When I say that I’m a mermaid, I am in no way suggesting that I’m akin to the archetype depicted by Daryl Hannah in Splash. Yet, I will say that I liked how the film turned the Little Mermaid story on its axis — the boy giving up land for the girl’s waterworld.
Nor can I claim any remote resemblance to the classic Weeki Wachee mermaids, who perform in a Florida Spring. But I will say that I was one of their biggest local fans while I was growing up! I think my mom took me to the show at least a dozen times.
I certainly can’t hold a candle to Esther
Williams, the Million Dollar version, though she and I were both competitive swimmers — a shared history we actually discussed while sharing an afternoon together. I was starstruck as we sat by her swimming pool in her Hollywood Hills’ home.
What I can to say is that I’m more like the Haenyeo, deep-sea seafood-diving grandmas of Cheju Island, South Korea. We share a turbulent history with rough waters, as any real mermaid does. There’s no lounging on beaches with well placed hair. There’s no 22-inch waist. There’s no golden tan. And I really hate to say this, but there’s no tail fin either.
Instead, there are feet that fail us on dry land. Metatarsals that perform better in
the sea for unknown reasons, but we found ways to capitalize on these resources. Mine propelled me into the lead of 50-yard freestyle races — at a speed that merited a college swimming scholarship and eventually led to a National Championship.
I swam so much in the first 20 years of my life that there’s was hardly time for anything else. In my dreams, I traveled from point A to point B by swimming through the air. In real life, I often tripped and fell on the pavement. I still do. The water worked for me, and I for it. Not an easy road by any means. And all that swimming didn’t make me beautiful. Rather, it bent my back, shoulders and neck out of proportion.
The “sea women” of Cheju use their feet to dive for octopus and abalone and sea urchin while their husbands are at home minding the children. The haenyeo may have been the first working women of the world — participating in a tradition that dates back more than 1000 years. And by all accounts, it’s difficult (even deadly) work. The waters are frigid, and unpredictable. They descend without oxygen — using only their lung capacity to reach the ocean floor.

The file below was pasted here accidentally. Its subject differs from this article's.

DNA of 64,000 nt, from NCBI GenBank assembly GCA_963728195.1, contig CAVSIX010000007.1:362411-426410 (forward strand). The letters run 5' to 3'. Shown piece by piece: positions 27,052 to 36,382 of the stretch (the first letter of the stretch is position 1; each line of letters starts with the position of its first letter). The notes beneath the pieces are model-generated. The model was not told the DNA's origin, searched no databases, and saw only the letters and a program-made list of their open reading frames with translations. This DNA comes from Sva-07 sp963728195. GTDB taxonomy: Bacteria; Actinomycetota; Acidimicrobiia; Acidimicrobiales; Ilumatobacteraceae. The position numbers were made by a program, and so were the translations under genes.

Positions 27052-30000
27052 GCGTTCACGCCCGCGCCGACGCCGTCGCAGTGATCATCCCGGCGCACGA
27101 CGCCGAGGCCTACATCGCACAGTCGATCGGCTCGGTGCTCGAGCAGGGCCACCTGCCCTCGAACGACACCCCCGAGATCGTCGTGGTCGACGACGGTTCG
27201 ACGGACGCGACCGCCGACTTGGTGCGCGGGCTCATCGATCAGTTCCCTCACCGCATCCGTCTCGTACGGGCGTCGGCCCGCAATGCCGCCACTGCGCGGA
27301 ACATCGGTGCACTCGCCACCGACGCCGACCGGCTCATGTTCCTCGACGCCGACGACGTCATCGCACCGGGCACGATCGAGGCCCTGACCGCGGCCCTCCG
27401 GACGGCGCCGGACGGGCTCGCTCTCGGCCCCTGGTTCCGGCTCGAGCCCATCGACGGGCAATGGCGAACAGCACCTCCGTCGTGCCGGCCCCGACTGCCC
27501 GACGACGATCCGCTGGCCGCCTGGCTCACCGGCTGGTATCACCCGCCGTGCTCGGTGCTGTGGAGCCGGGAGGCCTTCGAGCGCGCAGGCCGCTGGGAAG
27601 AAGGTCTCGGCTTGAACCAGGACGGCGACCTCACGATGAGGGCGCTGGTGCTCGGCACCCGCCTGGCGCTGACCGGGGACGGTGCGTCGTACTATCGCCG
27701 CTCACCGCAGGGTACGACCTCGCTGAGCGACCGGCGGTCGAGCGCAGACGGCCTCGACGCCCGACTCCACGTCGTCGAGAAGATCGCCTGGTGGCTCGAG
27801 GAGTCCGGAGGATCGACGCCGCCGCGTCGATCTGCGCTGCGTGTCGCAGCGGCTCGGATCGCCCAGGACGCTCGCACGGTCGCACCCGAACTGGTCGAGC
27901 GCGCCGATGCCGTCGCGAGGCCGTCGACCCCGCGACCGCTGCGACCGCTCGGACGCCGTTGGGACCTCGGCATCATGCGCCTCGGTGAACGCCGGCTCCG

I went to see them when I lived in South Korea, and they re a motley crew. Wild hair. Strong shoulders. Bad ass as can be. Nothing like Disney’s Ariel.
For those of us who wrestle with the water for long long periods of time, we emerge from its depths with a kind of sorrow that is difficult to explain. When my swimming career was over, my really identity did dry up. “Fin” imagery became a metaphor for that loss — as in the “The Little Mermaid,” by Hans Christian Andersen, who was a forlorn creature who gave up her tail to walk among mortals but wound up as foam.
The haenyeo, who simply couldn’t fathom any other life for themselves, have seen their calling evapoate. There are easier ways for young women to make a living nowadays. Why risk life and limb to bring beasts up from the bottom? Every time a haenyeo surfaces, her world is one step closer to being washed away.
I think of the manatee as the original mermaid. A graceful and powerful swimmer who looks nothing like a siren of the sea. Manatee are split between their need for air and their need for underwater speed. Simultaneously falling into glider and sprinter categories, ambling manatees are capable of bursts up to 15 kilometers an hour. Ever since man came on the scene, the existence of these gentle (and seemingly melancholy) beasts has been threatened.
The word “mermaid,” to me, has more to do with water-related suffering than physical appearance. It evokes great sacrifice for fleeting gain. It implies an impending tragedy, even after great triumph.
I think being a mermaid means you’re trying to hold onto the fleeting nature of your own existence. But it slips through your hands, like water.